No, actually. This pampered, hand-picked political elite, from the entire families of Boris Johnson and the Milibands, to unelectable but ‘anointed’ good luck charms like Sayeeda Warsi, are catapulted up that pole on the back of worker ants.

Committed grassroots politicians like Khizar Iqbal and Martyn Bolt got nowhere within the selection process for the local Tory seat. Labour look like imposing a Muslim woman on Dewsbury for 2015.

That’s democracy, is it?

After a cursory fashion, I suppose, if you squint hard enough, put your fingers in your ears and sing dum-de-dum-de-dum.

When you are ‘in’, you’re ‘in’ to stay and the trapdoor is pulled up behind the fortunate few, from Westminster to Kirklees, from the NHS to the BBC. I have a challenge for you. Name me a British institution not wreathed in financial or mismanagement scandals in recent years.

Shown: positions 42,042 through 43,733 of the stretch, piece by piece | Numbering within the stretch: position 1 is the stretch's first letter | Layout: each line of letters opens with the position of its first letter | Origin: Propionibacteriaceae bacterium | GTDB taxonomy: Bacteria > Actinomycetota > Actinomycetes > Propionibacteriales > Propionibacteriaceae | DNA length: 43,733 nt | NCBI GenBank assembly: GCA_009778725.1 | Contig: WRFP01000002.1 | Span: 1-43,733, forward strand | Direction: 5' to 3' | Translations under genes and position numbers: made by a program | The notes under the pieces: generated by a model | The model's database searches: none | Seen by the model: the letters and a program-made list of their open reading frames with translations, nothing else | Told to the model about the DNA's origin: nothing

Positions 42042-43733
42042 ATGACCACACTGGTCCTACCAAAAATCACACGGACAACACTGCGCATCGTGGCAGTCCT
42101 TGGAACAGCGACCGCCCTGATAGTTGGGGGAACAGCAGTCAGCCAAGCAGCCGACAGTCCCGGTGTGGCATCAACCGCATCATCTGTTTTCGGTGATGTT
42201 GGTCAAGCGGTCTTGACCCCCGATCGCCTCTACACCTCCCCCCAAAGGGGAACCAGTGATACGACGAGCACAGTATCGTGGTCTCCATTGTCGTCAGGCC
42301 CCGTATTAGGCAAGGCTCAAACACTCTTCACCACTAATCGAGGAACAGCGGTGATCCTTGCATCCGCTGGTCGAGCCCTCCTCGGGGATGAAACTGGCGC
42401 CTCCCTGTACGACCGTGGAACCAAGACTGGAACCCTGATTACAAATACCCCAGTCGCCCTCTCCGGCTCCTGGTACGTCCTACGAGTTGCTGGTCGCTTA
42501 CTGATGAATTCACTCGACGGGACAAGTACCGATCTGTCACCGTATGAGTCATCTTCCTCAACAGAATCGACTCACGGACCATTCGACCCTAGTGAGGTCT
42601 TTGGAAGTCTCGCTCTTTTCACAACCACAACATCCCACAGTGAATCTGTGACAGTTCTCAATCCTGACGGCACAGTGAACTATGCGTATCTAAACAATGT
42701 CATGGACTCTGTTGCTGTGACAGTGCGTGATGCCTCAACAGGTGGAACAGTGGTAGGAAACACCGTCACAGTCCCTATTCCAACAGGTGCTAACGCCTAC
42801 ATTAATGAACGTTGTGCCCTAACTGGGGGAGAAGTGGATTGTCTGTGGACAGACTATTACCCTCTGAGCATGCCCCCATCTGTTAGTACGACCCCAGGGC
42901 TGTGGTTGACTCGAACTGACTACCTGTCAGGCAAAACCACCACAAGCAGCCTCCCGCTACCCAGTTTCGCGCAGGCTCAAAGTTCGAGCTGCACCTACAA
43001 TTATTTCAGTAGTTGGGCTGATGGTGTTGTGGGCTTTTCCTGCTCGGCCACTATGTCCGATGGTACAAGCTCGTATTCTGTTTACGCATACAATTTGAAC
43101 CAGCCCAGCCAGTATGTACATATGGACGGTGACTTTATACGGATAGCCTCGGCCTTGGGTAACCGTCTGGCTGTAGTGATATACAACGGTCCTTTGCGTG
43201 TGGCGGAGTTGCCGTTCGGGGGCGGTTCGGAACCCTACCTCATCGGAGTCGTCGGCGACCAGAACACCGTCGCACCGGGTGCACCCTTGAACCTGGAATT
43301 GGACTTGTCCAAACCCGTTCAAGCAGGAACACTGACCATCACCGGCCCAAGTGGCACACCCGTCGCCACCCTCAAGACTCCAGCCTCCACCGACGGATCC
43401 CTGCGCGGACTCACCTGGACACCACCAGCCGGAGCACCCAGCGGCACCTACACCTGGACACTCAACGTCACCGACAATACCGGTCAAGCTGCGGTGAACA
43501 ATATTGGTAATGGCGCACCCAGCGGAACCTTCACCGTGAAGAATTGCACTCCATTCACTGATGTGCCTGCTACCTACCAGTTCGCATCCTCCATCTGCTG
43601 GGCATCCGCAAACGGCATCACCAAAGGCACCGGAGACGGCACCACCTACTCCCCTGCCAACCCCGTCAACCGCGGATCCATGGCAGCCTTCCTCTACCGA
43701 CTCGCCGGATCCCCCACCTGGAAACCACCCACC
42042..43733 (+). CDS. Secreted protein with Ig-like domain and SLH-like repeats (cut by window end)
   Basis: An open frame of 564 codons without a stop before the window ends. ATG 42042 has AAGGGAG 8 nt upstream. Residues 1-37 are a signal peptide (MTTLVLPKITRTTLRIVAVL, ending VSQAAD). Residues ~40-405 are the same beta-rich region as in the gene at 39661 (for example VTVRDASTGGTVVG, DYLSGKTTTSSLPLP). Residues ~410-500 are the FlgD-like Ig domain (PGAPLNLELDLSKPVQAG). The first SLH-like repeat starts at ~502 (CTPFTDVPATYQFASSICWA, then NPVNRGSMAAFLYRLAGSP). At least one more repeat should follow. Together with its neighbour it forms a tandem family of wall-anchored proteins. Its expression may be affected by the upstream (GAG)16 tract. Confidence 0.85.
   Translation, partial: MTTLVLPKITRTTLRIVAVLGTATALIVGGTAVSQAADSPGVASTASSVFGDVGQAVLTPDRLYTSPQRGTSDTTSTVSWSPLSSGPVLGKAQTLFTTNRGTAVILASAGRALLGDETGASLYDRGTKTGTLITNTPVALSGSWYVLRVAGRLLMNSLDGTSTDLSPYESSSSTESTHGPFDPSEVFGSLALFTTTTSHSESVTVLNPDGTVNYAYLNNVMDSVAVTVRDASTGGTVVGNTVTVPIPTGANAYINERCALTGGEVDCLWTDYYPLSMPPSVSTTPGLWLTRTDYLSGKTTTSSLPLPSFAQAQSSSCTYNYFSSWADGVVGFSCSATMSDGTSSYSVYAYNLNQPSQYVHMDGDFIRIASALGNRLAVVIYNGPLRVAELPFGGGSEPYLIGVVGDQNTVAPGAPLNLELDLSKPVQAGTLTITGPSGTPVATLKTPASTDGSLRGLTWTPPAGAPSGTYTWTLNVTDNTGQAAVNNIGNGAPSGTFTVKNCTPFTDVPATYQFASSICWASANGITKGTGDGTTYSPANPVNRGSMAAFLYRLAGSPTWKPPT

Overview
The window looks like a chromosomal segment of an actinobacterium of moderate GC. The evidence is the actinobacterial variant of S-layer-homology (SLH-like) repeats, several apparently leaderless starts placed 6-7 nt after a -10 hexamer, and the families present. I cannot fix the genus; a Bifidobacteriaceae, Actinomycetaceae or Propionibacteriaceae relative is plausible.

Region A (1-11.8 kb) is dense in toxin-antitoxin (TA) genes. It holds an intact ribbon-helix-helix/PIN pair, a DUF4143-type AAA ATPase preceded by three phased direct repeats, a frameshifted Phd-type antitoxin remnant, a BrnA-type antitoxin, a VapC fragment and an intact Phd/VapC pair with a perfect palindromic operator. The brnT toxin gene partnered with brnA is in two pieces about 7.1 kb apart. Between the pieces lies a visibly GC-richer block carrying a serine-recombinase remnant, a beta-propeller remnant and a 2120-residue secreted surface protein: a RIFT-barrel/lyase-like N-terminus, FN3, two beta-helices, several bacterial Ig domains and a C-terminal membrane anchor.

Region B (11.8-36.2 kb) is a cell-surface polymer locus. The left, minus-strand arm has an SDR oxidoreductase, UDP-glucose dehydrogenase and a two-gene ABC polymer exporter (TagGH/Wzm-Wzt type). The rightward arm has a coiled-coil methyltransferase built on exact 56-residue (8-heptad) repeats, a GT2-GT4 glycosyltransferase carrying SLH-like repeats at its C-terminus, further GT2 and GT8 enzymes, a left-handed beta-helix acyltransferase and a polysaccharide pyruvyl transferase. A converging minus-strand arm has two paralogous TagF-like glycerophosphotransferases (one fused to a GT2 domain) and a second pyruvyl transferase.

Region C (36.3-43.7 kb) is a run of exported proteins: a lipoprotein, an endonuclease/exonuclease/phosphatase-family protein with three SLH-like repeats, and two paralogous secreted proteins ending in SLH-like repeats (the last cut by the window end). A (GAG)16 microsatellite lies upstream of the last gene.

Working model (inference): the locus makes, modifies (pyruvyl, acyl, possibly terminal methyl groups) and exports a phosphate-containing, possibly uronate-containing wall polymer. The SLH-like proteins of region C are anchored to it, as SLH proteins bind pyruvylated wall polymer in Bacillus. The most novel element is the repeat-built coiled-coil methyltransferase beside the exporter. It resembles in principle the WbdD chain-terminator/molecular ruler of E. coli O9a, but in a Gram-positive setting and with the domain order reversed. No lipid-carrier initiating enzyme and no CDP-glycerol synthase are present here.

The BBC should be broken up. It has betrayed its founding principles and is a get-rich-quick residence for Oxbridge insiders. Even in disgrace they are richly rewarded by their own. Why? Because the people signing the cheques will want the same when they’re found out.

You can’t expect politicians to do anything about it because they operate by the self-same principle. Me first, my mates next, and you lot just do as you’re told.

The banks? The city? Ditto. NHS and police? We haven’t room to even start on that lot. Even bodies elevated to a higher plane to monitor them like the Care Quality Commission are rancid.

I’m reading a series of internal communications obtained from Kirklees Council under Freedom of Information legislation, and it is one big walking, talking nest of vipers, run by a tight-knit elite who’s primary purpose is to cover each other’s backs first, tick PC boxes second, and try to keep the rest of us quiet, third and last.

Indeed my worry is that voices like Nigel Farage and UKIP will serve only to distract us, to maintain the illusion of a working democracy.